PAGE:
Several years ago I resigned from a pastoral position. My family and I were betrayed and deeply wounded by some individuals. Within a month of my resignation my dad died, then several months later my mother-in-law passed. Within the next couple of years my wife and I had several family members and friends pass. Our family had to put one of our dogs down prematurely. This broke my heart in a way I had never quite experienced before. I earned my Master’s degree, but doors were not opening. During this time I felt like a failure as a minister, husband, father, friend—as a person. I felt abandoned by God. I felt as if I was a total disappointment to Him. My thoughts condemned and criticized me ruthlessly, and my feelings projected an illusion as though my mind was presenting truth. My mind and feelings equated my worth and identity with my sense of failure and abandonment.

The illusionary reality was that I was unloved by my family, friends, and God; that I was not needed, and this world would not be missing anything if I was dead. I felt extremely alone, disconnected, and trapped inside a deep, dark pit. This was the illusionary reality. But what was the actual reality? The actual reality was that I was depressed, hurting, and grieving. Although my wife and son were upset and hurt by my angry outbursts, they still loved me. While there were certain persons who, I believe, did forsake me, my family and true friends never did. Furthermore, when the light finally pierced my darkness, I realized God had not gone anywhere, but had been with me and lovingly watching over me the whole time. I did not stand condemned, but my salvation in Jesus Christ remained secure by what had secured it from the beginning—His grace and shed blood. The actual reality is faith, hope, and love had never evaporated, but continued to remain. I felt like I hated life, but in actuality it was the feelings of loneliness and inner turmoil that I hated.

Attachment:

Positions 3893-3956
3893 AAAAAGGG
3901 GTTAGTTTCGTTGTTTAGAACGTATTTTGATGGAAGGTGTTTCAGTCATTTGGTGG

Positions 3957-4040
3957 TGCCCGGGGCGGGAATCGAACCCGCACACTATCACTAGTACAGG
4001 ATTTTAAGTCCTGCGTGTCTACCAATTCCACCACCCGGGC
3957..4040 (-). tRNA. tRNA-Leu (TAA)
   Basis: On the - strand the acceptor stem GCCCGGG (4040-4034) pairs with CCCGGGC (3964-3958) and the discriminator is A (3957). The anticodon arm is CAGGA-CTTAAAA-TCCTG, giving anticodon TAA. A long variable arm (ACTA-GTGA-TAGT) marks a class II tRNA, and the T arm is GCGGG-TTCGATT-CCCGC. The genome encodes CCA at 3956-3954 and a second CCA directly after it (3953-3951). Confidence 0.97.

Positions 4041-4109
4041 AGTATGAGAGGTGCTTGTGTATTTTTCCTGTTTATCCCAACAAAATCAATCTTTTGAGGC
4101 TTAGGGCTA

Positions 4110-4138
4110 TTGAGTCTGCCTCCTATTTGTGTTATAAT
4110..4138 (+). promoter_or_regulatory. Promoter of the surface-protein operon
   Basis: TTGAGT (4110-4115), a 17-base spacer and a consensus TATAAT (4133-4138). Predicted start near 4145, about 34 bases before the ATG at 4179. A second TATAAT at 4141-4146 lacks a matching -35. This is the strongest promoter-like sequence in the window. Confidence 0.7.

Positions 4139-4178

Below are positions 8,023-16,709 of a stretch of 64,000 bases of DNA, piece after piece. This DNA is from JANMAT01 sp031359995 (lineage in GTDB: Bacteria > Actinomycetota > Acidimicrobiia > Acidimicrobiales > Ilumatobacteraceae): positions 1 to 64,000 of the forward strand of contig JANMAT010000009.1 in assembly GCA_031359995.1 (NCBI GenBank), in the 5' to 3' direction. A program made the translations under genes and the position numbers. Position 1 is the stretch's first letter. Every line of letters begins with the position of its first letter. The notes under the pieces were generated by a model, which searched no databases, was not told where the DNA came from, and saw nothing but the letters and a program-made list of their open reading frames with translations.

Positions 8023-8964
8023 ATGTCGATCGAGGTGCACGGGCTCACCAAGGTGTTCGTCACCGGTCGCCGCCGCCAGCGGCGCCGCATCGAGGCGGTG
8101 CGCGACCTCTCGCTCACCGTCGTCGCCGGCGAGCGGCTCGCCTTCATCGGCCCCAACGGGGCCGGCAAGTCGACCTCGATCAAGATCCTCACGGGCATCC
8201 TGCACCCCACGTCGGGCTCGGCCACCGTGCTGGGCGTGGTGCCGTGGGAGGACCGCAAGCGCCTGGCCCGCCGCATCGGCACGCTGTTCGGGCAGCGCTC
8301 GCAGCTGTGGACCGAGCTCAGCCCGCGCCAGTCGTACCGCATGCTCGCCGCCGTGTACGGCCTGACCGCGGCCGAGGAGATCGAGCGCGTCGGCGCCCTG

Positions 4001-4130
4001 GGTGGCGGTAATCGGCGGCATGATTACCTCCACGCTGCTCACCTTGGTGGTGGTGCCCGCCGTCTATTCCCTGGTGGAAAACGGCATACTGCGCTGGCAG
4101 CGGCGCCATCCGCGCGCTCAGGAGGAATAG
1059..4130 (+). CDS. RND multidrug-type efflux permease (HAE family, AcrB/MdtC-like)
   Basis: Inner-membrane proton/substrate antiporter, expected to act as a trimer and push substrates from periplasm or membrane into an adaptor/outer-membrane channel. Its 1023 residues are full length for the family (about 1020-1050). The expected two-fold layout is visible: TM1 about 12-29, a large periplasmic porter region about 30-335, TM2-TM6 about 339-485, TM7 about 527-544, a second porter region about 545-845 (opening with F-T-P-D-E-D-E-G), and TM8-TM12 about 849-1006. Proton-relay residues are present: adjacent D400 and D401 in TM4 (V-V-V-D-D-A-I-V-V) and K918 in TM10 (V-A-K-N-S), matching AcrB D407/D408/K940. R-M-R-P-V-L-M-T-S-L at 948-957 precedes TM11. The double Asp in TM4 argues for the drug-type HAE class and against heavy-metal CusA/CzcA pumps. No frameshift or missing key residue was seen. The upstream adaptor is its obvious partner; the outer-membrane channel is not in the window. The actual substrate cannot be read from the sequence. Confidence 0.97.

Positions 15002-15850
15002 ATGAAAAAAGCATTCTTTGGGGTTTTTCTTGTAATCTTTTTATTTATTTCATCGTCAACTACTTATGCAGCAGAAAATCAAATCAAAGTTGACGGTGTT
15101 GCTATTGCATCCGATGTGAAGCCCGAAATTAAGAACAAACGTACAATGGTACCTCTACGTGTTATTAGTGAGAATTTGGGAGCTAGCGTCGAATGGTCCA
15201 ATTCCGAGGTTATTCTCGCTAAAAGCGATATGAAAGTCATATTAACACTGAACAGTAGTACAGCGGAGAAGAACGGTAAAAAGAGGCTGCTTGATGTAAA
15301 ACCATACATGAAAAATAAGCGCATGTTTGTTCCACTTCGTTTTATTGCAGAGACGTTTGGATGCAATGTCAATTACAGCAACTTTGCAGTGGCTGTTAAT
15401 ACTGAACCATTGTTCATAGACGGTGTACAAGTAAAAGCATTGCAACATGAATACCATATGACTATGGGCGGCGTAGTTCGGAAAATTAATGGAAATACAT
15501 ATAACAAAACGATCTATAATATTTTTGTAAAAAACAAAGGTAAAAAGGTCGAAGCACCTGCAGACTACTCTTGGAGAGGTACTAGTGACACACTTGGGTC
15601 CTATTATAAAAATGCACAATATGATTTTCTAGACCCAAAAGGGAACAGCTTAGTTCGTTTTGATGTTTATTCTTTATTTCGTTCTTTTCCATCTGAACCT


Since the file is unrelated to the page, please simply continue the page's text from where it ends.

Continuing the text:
But what about the projection of the world not needing me (or you, if your mind and emotions ever project this)? Most of us will not ever be called “world changers” or be remembered hundreds of years from now in history books. Yet, God places us where we are. The love (or hate) we share, and the choices we make affect those around us. We will have some who like us and others who hate us. We will be rejected by some, while others will admire us. While we will not see it, and might not be remembered for it, we never know how God will use our words and actions to influence another, who will then influence another, etc. With all this said, regardless of the illusionary reality my mind and emotions project, the actual reality is I am needed. I am not here by accident (and neither are you). God was personally involved even during my conception (see Psalm 139:13-16). The world and its communities need the philosophical melancholy to help remind them of the deeper things in life. Just as it needs the animated sanguine to remind them of the joys of life and hope; the dynamic choleric to give them a swift kick in the pants, and to remind them there is still work to be done; and the mediating phlegmatic, who reminds them to keep calm, and who reminds them of the need for peace.

Perhaps the most devastating effect of the projected illusionary reality is that it tends to hide God, seemingly taking Him out of the equations altogether. Even if the world was to hate me, my Creator loves me—so much, in fact, He gave His Son to die for me! My calling is not to be a world shaker. My calling is simply to honor God day by day, striving to love Him with all my heart, and to love others as myself. Whether this ever makes the history books does not matter. For when the time does come for me to die, I will not be giving an account to those of Hollywood, Washington, or even the United Nations, but only to God. As long as my life is honoring to Him in this life, I can be certain that my life matters and is making a difference, whether or not I can see it or feel it. This is actual reality!

Why, “Geno Pyse & the Proclamation”?

There might be some who have wondered about the name of this site. “Proclamation of what?” you might ask. I have wanted to explain within the “About” page, but an explanation always seemed out of place, strangely enough. However, the name was not originally intended for a blog site.